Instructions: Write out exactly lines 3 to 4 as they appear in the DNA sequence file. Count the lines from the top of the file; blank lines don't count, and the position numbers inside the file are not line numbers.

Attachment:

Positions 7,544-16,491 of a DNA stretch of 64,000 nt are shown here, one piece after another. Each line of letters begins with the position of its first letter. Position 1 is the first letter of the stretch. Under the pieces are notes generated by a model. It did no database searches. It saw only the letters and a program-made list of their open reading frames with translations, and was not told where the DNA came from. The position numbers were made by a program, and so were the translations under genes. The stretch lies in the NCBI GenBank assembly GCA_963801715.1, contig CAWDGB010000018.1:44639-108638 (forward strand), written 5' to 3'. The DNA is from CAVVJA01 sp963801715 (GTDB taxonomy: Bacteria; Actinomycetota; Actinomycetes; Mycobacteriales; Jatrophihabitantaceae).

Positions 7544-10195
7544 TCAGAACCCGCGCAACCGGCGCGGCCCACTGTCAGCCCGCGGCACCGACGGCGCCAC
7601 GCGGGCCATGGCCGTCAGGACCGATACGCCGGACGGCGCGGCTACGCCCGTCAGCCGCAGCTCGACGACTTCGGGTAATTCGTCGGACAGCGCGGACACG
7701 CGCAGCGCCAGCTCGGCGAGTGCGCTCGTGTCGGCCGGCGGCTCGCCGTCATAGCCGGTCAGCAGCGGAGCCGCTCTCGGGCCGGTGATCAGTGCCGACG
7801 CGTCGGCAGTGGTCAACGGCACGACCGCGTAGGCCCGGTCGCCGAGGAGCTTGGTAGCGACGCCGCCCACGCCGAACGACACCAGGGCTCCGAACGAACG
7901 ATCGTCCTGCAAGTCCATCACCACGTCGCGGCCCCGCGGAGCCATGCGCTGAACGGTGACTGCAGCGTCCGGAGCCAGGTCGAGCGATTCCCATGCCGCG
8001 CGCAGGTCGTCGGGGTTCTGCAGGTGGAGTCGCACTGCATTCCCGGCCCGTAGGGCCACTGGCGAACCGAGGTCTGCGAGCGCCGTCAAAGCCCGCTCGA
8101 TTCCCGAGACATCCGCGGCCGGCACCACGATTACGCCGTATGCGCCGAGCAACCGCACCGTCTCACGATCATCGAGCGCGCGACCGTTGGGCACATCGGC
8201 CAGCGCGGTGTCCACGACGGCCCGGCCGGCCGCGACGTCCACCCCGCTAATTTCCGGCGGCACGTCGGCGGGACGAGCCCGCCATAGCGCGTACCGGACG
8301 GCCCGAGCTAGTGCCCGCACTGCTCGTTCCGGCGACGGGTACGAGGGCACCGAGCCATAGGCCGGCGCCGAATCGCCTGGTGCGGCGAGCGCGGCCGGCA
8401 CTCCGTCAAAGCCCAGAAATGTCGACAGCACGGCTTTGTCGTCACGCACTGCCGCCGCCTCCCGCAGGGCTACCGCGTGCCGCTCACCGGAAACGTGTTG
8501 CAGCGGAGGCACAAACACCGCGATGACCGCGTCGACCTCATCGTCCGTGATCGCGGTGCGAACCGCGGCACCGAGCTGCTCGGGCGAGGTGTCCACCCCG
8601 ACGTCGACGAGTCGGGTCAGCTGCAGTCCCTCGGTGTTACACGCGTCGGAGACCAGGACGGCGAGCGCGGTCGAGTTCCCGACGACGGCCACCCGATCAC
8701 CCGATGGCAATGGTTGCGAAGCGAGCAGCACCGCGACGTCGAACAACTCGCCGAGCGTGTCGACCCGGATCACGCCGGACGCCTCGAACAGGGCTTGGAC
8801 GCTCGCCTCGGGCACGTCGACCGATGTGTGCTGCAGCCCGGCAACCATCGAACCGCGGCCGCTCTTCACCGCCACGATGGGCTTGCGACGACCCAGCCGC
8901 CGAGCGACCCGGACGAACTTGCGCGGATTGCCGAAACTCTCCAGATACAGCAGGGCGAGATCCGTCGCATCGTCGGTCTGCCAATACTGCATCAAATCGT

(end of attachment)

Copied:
7544 TCAGAACCCGCGCAACCGGCGCGGCCCACTGTCAGCCCGCGGCACCGACGGCGCCAC
7601 GCGGGCCATGGCCGTCAGGACCGATACGCCGGACGGCGCGGCTACGCCCGTCAGCCGCAGCTCGACGACTTCGGGTAATTCGTCGGACAGCGCGGACACG